Genetic Counseling Trailblazer

Audrey Heimler ’53

By Damarys Ocaña Perez

Audrey Heimler

In the field of genetic counseling, the pioneering career of Audrey Heimler ’53, which started at her kitchen table when she was a stay-at-home mother of four, is the stuff of legend.

During the span of 26 years, Heimler helped thousands of families understand and cope with often devastating genetic diagnoses. She also co-founded the professional organization that set the practice standards for the brand-new field and fought for its recognition. And a few years before retiring, she added another major achievement to the list: discovering a genetic syndrome that now bears her name.

This spring, the University of South Florida celebrated Heimler’s career with an honorary doctorate in public health. “Without Audrey Heimler, there might not be a professional called the genetic counselor,” says Amy Curry Sturm, president of the National Society of Genetic Counselors, which chose Heimler as its first president in 1979. “She is an inspiration to us all. Her insights will continue to leave a lasting impact.”

To Heimler, the news of the honorary doctorate was a shock. “I couldn’t believe that this was happening at such a late stage of my life,” she says. “To receive an honor recognizing the work that I had done because I was devoted to my job was wonderful.”

Heimler’s career is all the more remarkable because she never planned on having one at all.  Ten days after graduating from Barnard with a degree in psychology, she got married and started a family.

She found her professional calling 16 years later, while reading a science article in her kitchen. The article said that as genetics moved out of laboratories and began to be used to diagnose and predict genetic disorders in patients, there would be a need for a new kind of professional: a genetic counselor, who would be trained at the master’s level in both genetics (a field that fascinated her) and psychological counseling, Heimler’s field of study. “I immediately said, ‘I want to be a genetic counselor,’ ” says Heimler, who retired in 1996 and now lives in Florida.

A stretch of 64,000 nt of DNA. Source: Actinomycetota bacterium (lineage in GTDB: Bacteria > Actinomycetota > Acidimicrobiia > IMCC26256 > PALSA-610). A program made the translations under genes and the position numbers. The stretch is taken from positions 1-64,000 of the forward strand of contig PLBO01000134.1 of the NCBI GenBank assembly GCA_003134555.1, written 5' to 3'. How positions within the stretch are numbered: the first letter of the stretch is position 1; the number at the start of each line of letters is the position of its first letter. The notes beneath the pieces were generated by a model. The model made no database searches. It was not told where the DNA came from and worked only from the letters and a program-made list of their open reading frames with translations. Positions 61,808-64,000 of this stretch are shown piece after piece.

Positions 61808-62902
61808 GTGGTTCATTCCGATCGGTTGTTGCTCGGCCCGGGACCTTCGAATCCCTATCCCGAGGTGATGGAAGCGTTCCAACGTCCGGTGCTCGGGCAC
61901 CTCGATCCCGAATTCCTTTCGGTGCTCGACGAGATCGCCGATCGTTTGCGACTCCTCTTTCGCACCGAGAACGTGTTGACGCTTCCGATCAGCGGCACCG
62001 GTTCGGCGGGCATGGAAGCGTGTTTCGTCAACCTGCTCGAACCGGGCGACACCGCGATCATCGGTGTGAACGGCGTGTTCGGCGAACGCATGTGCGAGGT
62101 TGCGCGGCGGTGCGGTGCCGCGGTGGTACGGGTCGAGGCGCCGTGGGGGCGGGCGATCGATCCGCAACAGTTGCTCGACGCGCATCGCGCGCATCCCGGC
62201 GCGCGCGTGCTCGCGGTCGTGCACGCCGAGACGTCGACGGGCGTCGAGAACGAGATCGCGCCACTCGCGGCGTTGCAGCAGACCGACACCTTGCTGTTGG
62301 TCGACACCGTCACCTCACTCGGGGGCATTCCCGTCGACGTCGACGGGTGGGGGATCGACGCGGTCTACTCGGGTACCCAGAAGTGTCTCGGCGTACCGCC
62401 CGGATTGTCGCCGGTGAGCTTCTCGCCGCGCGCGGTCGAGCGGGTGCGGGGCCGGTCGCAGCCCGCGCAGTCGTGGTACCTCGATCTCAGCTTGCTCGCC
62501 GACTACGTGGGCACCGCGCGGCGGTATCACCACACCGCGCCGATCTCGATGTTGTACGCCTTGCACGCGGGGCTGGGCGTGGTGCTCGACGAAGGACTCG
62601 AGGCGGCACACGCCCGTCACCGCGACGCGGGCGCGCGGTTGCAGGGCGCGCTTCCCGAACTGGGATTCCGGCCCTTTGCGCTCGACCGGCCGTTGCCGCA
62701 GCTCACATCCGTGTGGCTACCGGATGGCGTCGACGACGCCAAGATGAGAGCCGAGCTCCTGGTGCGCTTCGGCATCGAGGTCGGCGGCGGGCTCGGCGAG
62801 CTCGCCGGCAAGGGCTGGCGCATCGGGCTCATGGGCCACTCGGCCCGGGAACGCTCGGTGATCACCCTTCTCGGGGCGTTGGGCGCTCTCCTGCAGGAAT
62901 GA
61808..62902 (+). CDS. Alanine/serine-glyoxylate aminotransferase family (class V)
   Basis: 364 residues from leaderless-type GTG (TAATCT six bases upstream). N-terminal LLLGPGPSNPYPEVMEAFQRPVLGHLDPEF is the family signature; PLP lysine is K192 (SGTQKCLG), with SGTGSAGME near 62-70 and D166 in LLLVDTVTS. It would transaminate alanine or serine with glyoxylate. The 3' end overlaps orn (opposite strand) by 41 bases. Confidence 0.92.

In 1969, Heimler located the country’s first genetic counseling master’s program, at Sarah Lawrence College, and within months was enrolled in its inaugural class of eight students. “They called us guinea pigs and pioneers, and we were,” she remembers.

Heimler spent the bulk of her career as a genetic counselor with the Long Island Jewish Medical Center in New Hyde Park, New York, where she headed the Huntington Disease Program, before leaving to do the same at the University of Connecticut Health Center, in Farmington. She taught at the State University of New York at Stony Brook, and at UConn as well.

During her time at Long Island Jewish, siblings with sensorineural hearing loss and abnormal dentin were referred to her. Heimler noticed that they also had ribbed nails. Her research found that all three features developed from the same embryological tissue, the result of an unknown genetic syndrome.

She published her findings in the American Journal of Medical Genetics in 1991. Six years later, a British doctor wrote to tell her he’d found a second case of “Heimler syndrome.” “And that’s how I found out it had been named after me,” says Heimler. “It was a big achievement.”

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